Dear Parents, I see you…

Dear Special Needs Parent,

 

I see you as you wipe the tears from your eyes after another really long day. You are exhausted and stressed out and at the end of your rope. Nothing is going right, nothing is easy, and nothing feels like it will ever get better.

I can remember the first time I had the thought that things will never be okay again. That this was how our life would be, forever.  It’s a moment that took my break away. A moment quickly followed by tears( lots of tears) at my own failures and then at the horror that I doubted that he would get through this. It is so isolating being a special needs parent.  Sure,  maybe you have friends, and they try to understand, but then you have friends who don’t. And soon it feels like maybe it’s just you against the world. And part of you might even envy your friends who have typical children, and you know you love your child fully, but it’s there.   You can’t remember the last time you went out on a whim, did anything without mountains of prep for your child to participate and all you wanted was to do the pumpkin patch, a farm, or bounce house like any other family without leaving halfway through. You can’t go to a place where your child hasn’t had a meltdown, everything is fair game. You’ve endured the eye rolls, the suggestions, the criticism from strangers, family, and friends. And none of them see the hours you put into therapy, in the work you do daily with them on your own, or the constant emails and phone calls with the school, all to ensure that you are doing everything in your power possible to improve their life.

And just when it feels like maybe it’s all too much, you meet another mom in the school library while her kid rolls around under your feet and you think. Oh. My. Goodness. She gets me! It has been almost 6 years ago since that chance meeting in the library and it’s something that truly changed my life.  For the last 6 years, I have started to build a little tribe of strong, thoughtful, caring women, who all happen to be special needs moms. I cannot stress enough that you find another special needs parent who understands, no, truly gets your life. These were the first people that I turned to when we went through a particularly challenging moment, and the people who point out the good that sometimes even I cannot see.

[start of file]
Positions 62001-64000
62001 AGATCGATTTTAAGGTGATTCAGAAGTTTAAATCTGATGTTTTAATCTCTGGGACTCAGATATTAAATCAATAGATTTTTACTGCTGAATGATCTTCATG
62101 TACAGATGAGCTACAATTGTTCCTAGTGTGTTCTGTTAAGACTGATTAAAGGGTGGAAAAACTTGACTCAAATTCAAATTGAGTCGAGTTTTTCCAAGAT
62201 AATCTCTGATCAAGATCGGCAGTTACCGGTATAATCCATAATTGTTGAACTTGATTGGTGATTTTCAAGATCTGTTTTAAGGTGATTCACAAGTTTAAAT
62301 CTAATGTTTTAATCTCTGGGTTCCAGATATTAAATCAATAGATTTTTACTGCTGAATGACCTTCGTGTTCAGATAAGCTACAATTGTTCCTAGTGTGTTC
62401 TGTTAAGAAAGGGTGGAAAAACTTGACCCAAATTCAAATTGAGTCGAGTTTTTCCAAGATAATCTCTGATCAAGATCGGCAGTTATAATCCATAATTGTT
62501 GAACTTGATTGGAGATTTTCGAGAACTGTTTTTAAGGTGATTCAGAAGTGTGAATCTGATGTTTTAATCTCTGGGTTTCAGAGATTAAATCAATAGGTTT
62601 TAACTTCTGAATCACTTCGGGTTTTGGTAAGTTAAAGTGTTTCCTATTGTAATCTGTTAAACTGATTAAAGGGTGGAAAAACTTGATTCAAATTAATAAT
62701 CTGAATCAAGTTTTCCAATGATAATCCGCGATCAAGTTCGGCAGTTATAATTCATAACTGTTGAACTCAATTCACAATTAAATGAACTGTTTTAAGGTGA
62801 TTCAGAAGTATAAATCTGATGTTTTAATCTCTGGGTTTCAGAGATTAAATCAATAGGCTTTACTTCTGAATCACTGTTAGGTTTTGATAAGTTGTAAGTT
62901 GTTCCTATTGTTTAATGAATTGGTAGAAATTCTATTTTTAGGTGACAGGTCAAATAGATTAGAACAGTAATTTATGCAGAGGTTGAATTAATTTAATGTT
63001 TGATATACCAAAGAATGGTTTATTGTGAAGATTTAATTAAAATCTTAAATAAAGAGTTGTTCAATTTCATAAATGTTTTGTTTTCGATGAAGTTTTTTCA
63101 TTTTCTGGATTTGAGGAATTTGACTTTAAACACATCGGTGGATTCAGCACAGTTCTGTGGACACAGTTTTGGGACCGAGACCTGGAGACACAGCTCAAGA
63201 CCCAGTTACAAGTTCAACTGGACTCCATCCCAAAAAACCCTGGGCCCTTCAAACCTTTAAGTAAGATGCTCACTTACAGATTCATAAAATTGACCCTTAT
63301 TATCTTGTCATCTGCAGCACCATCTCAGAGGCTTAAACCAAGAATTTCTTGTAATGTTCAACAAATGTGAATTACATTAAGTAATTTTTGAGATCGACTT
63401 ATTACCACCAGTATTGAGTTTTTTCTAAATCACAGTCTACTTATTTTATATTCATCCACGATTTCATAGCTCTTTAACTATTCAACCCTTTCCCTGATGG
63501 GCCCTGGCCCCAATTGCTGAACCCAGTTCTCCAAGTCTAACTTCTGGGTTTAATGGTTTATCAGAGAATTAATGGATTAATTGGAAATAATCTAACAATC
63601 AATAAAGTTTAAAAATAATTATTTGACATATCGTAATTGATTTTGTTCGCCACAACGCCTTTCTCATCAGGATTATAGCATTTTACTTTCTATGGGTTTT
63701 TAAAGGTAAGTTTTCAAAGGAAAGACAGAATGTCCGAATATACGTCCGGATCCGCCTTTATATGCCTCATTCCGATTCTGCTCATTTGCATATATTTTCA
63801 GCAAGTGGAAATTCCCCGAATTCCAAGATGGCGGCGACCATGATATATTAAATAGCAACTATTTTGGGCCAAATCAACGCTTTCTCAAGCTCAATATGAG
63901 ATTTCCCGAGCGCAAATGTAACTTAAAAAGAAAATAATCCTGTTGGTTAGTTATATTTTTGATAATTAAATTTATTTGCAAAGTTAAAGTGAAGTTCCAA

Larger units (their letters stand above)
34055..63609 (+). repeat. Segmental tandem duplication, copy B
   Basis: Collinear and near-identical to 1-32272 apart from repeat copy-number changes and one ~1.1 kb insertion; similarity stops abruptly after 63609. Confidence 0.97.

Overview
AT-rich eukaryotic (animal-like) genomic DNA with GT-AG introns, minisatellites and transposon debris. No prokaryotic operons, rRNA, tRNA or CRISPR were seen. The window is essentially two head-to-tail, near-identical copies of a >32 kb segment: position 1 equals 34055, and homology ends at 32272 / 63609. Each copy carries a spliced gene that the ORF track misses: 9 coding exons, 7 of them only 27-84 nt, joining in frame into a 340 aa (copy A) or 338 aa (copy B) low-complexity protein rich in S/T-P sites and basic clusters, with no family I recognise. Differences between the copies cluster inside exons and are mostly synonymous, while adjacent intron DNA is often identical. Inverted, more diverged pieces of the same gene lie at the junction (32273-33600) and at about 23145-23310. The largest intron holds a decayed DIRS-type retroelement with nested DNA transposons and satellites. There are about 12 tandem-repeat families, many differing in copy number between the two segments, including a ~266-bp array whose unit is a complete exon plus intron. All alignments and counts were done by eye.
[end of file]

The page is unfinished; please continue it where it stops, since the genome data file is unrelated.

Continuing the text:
The emotional wear of being a special needs parent doesn’t just feel exhausting. It is exhausting, In fact, it’s been the focus of multiple studies, in 2005, Johnston and Mash concluded that the presence of a child with ADHD results in increased problems with family and marital functioning (duh!), disrupted parent-child relationships, reduced parenting efficacy, and increased levels of parent stress. And that was just ADHD! Parents of children with ASD, Down’s Syndrome and severe developmental disabilities are found to have higher rates of depression, more likely to experience divorce, and often report feeling very isolated.

I do not want that for you, and I hope you are reading this and thinking of the person who takes this journey with you. It is too much for one person to endure alone. We live in a world with support at our fingertips, online support groups by diagnosis, friends from our past who might be on a similar path as us, and huge social media sites that connect you to almost every single group, and all of these are good if you aren’t lucky enough to live in a community where there aren’t many special needs families. But do not discount the power of a friend sitting on your porch sharing a bottle of wine, or tray of cookies sharing in the laughter and tears of special needs parenting.  Support is one of the biggest factors of success. We know this because we advocate for support for our children every day. Start advocating for yourself today.

I leave you with these thoughts,

❤Take time to check on your fellow special needs parents, you know exactly what they need, take 5 minutes and do something for them.

❤ Find one positive moment every single day, because I promise there is one, it might be when that kid finally goes to sleep, but that counts!

❤ Tell your partner/support person you love them, even when it’s difficult.

❤ Grieve the friends you have lost along the way, but don’t let it hold you back from meeting a mom in the library. ( Special needs moms might be found at other locations, try the sandbox, swings, coffee shop, we’re everywhere I promise)

❤ Remember this, Not everyone will let you down.

❤ You can do this, wait, scratch that, You DO this every day, but I promise, it’s so much easier to get through this crazy life with the support of a good friend.

 

“A friend is someone who helps you up when they can, and if they can’t. Lays down beside you to listen”

Winnie the Pooh, a wise old bear